If you’re going to fail on something, fail in conceptual design or market analysis, when you have the time and resources available to go back to the drawing board. Avoid failing when you’re halfway through IoT device production.
Determining Your IoT Project Cost
Underperforming and going way over budget on your IoT project can sideline your entire career, so this topic isn’t to be taken lightly. There are multiple factors that can influence the cost of your IoT initiative, and leaders need to take specific steps to mitigate risk.
Don’t begin your IoT project without knowing your financial targets — the price point you can go to market with if you’re planning to sell the product, for example, or target efficiency gains for an internal system. Involve your finance team early on and use a scenario-based, end-to-end financial model to eliminate surprises. This approach will help you account for:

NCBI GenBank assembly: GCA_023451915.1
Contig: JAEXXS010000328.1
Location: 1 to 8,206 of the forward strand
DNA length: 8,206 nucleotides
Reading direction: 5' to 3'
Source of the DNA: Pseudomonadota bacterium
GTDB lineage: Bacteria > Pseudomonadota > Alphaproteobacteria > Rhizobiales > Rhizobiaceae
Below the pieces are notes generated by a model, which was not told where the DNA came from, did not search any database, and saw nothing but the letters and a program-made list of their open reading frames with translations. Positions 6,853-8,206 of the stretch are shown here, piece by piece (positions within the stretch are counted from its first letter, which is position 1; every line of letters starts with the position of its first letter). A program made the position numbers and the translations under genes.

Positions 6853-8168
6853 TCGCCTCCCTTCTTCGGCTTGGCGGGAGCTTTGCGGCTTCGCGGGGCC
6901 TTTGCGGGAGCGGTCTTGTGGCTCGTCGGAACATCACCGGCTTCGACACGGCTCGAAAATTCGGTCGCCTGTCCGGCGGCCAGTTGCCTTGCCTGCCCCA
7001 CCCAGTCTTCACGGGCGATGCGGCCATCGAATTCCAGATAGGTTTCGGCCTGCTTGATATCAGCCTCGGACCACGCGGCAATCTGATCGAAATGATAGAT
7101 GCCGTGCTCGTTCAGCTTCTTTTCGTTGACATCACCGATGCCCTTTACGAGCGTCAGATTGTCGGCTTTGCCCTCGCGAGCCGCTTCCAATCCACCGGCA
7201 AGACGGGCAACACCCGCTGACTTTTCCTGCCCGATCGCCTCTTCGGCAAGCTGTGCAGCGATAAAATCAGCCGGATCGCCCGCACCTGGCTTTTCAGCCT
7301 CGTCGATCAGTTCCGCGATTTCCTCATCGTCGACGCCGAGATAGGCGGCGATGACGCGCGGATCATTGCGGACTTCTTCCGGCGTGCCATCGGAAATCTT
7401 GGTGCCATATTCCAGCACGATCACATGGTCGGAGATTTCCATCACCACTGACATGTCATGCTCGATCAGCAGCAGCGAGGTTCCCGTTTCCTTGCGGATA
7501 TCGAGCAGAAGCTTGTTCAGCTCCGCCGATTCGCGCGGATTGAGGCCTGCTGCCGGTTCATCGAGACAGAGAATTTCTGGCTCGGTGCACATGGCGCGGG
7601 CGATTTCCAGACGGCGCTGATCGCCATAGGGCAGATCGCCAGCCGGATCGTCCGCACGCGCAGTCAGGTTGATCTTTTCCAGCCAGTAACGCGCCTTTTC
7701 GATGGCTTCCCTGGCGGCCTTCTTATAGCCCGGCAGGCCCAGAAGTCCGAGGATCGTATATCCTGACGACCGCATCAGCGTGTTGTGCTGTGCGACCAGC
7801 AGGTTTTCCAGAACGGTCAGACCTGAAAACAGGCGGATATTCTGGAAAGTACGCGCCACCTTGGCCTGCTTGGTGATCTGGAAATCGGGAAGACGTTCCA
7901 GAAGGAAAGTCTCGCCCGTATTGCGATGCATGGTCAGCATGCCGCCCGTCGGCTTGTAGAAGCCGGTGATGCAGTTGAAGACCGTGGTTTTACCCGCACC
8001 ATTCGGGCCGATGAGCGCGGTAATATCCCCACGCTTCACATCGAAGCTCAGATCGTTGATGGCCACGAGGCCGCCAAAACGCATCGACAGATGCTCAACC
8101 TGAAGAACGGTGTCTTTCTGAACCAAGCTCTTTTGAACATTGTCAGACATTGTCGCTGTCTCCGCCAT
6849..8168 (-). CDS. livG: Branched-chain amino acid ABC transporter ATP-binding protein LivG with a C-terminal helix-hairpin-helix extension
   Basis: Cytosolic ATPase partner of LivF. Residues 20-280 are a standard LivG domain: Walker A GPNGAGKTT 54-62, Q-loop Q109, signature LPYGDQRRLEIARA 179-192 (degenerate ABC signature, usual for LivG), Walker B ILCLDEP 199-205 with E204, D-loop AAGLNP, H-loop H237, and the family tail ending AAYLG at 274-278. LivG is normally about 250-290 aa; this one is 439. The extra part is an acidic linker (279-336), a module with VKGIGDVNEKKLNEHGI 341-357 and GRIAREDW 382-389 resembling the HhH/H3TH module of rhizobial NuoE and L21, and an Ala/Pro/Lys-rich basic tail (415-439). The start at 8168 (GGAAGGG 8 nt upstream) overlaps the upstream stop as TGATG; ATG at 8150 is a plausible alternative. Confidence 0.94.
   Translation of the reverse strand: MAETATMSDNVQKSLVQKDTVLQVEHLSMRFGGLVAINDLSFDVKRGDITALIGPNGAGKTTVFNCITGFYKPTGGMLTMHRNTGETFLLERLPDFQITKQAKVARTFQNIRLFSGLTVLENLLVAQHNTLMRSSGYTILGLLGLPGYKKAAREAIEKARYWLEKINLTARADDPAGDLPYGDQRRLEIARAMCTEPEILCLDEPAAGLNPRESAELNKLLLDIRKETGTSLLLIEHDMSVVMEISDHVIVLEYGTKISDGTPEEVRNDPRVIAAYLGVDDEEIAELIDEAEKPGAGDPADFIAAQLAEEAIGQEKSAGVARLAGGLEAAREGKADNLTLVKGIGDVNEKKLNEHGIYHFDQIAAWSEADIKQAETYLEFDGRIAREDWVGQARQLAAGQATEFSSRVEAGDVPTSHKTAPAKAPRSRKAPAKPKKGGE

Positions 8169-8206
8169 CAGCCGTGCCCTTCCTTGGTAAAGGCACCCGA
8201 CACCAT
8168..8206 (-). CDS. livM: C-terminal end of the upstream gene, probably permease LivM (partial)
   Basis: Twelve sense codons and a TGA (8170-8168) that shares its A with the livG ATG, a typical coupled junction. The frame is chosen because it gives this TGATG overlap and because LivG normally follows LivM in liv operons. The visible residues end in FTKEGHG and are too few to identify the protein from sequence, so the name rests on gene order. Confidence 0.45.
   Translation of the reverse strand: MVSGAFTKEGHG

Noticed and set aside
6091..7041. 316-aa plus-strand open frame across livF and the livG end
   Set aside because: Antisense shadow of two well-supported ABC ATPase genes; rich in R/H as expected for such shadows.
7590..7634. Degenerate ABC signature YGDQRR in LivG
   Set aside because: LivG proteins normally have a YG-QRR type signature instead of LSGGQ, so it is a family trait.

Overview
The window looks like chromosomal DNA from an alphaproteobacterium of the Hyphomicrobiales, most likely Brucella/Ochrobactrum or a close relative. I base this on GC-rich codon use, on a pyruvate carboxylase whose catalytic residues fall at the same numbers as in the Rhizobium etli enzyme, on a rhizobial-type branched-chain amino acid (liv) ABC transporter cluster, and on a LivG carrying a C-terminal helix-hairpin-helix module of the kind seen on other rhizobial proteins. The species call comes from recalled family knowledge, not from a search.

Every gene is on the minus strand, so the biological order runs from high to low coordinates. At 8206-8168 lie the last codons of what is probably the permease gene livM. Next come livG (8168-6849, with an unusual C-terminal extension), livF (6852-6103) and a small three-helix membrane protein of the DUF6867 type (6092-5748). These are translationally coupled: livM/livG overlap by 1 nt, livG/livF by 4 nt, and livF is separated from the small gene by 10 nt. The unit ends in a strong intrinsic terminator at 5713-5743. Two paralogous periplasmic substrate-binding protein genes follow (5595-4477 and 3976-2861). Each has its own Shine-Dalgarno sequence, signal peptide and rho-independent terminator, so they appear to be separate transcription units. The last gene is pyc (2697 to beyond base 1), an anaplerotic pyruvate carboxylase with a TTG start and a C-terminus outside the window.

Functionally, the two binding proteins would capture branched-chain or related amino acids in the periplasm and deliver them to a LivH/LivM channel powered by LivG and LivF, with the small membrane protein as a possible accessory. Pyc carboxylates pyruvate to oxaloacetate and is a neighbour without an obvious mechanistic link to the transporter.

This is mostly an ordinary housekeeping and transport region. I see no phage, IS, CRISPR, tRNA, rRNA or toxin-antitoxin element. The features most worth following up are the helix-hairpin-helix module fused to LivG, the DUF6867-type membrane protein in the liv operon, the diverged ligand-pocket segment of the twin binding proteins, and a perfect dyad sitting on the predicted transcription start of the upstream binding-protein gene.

- Non-recurring and recurring expenses, and projected recurring revenue and/or operational savings
- Known and unknown costs
- Make assumptions for unknown costs and recalculate as they become known.
- Include costs for human capital for post-launch operations and support.
- The cost of each phase of the project
Using this model, you should also run worst-case, best-case, and most-likely-case scenarios and review these regularly with key financial stakeholders.
Achieving IoT Development Success
It’s time to start slashing the 75% failure rate for IoT projects down to zilch. By addressing potential challenges with product scope and available resources upfront, you’re more likely to avoid the most common pitfalls.
If you’re eager to learn more about the basics and nuances of IoT development, check out our free comprehensive guide to IoT development here.